What tribunal reforms may mean for salons Proposed unfair dismissal reforms leave many questions unanswered, write Amy Paxton and Paul Clarke. It is clear this coalition government is committed to the principles of cutting red tape and reducing regulatory burdens on small businesses. In the past few months we have seen a flurry of pronouncements, some of which, particularly when it comes to dismissals procedures, could prove beneficial to salon owners. Key announcements have included: • An independent “root and branch” review of existing rules of procedure governing employment tribunals, due to report during this year. • A pledge to consider how, and whether, to develop a “rapid resolution” scheme for disputes that could be a quicker and cheaper alternative to employment tribunals. • A call for evidence (which may be extended into a full consultation) on the idea of allowing employers with fewer than 10 employees to be able to pay poorly performing staff to leave, or “compensated no-fault dismissal”. • A consultation on allowing “protected conversations” where employers and employees can discuss issues in an open manner, without it being used in any subsequent tribunal claims. • A consultation on the introduction of fees for anyone wishing to take a claim to an employment tribunal. This could lead to a system similar to county courts where there is a “lodging fee” for lodging a claim (potentially around £150 to £250 depending on the nature of the case) and then other fees become payable as a case advances. Another option is a one-off higher lodging fee (probably between £200 and £600) unless the value of the case exceeds £30,000, when a higher fee would be payable. • A commitment to introduce rules so that, from April, the qualification period for unfair dismissal will rise from one year’s service to two. The difficulty for salon owners is that, while a lot of these proposals look great on paper, as yet we don’t know their full detail. In many cases, questions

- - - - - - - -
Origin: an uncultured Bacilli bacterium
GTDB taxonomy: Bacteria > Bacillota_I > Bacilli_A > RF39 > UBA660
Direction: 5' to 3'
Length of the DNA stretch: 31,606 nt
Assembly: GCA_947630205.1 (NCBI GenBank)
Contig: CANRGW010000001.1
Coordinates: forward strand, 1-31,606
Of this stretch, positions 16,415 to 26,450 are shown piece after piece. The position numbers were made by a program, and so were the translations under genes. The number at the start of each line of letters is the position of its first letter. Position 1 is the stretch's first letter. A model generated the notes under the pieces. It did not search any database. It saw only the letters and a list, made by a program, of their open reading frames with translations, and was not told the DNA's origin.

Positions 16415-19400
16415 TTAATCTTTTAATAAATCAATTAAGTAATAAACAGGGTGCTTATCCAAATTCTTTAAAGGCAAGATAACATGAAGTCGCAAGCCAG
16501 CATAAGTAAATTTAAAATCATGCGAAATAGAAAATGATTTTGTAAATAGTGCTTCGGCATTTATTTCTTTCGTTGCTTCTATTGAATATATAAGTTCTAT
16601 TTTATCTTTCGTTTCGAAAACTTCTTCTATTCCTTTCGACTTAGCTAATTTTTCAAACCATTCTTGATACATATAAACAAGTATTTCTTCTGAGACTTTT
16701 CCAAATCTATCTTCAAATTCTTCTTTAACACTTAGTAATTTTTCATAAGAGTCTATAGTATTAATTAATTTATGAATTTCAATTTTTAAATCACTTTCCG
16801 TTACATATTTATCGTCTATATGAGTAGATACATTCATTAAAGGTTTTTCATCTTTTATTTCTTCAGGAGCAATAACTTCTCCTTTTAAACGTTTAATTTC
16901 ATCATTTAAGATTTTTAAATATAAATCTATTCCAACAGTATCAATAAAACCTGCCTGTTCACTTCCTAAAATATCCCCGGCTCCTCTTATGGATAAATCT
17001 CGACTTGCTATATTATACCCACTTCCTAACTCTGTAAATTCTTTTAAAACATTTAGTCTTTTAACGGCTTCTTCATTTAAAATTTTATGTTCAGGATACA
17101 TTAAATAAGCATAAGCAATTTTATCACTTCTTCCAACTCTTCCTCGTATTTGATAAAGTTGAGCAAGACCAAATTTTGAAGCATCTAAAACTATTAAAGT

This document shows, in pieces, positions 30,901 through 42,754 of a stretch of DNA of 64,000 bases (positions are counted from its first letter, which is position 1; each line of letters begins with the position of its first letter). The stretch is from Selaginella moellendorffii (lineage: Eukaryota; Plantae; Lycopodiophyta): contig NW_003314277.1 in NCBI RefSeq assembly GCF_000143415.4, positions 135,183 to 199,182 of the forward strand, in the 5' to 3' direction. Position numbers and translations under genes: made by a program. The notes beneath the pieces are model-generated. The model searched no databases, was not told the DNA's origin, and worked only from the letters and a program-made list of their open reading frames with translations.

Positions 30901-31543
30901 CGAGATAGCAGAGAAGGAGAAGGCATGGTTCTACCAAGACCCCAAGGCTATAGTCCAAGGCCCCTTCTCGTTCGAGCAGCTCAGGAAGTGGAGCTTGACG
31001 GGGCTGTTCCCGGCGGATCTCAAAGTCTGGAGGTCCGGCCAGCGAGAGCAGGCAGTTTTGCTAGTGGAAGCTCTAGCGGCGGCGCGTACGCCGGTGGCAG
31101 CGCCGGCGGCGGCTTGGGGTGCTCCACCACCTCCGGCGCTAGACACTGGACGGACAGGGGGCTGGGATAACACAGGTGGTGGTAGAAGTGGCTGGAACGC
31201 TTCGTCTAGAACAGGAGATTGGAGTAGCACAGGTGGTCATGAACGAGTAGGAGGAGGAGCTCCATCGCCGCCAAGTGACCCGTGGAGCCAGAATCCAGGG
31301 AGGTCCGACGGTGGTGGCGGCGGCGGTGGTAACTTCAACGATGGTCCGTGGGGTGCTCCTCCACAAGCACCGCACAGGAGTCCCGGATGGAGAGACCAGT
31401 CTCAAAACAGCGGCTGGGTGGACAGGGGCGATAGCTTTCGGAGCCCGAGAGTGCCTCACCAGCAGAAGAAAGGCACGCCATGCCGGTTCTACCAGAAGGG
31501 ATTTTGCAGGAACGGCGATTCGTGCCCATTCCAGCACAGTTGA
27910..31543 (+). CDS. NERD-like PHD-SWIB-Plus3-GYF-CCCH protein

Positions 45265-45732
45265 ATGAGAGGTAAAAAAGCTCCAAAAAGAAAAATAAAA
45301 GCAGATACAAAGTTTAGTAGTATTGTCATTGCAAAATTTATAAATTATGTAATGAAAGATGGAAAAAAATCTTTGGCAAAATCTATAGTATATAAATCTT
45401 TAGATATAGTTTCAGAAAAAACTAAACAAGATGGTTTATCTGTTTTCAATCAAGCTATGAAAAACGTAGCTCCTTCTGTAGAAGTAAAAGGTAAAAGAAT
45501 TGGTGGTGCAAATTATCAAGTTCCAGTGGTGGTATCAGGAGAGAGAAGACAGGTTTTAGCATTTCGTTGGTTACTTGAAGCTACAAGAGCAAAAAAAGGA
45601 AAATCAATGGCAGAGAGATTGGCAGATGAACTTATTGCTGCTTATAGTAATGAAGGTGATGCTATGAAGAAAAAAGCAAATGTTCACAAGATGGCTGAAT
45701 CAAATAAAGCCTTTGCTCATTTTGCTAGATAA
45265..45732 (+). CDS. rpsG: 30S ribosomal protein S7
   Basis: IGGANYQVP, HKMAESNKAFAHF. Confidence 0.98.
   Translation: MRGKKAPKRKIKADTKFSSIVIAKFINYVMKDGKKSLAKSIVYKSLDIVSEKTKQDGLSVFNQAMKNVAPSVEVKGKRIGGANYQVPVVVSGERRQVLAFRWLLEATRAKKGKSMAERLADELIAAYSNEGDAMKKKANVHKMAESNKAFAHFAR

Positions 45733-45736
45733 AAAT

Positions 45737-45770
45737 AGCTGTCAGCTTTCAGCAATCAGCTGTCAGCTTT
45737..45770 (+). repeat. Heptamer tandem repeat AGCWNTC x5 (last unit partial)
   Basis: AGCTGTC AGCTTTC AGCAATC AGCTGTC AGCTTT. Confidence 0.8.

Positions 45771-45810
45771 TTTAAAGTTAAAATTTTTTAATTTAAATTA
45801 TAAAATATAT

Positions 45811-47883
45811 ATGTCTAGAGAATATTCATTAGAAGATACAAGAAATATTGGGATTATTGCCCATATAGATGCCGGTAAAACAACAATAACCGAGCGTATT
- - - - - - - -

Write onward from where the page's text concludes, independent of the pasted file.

arise when you dig down or, it is clear, loopholes are likely to remain. What, for example, does the government really mean by protected conversations? It’s common knowledge these sorts of conversations go on informally anyway – they are often called “coffee machine chats” – and may take place ahead of two sides coming up with a compromise agreement. If the government is wanting people to be able to have a more frank and open discussion about issues of concern without fear of a tribunal, that may well be positive. But, as ever, it will depend very much on the detail. The government’s plan to extend from one year to two the requisite service an employee must have had before they can bring a tribunal also looks to be a great idea, at face value.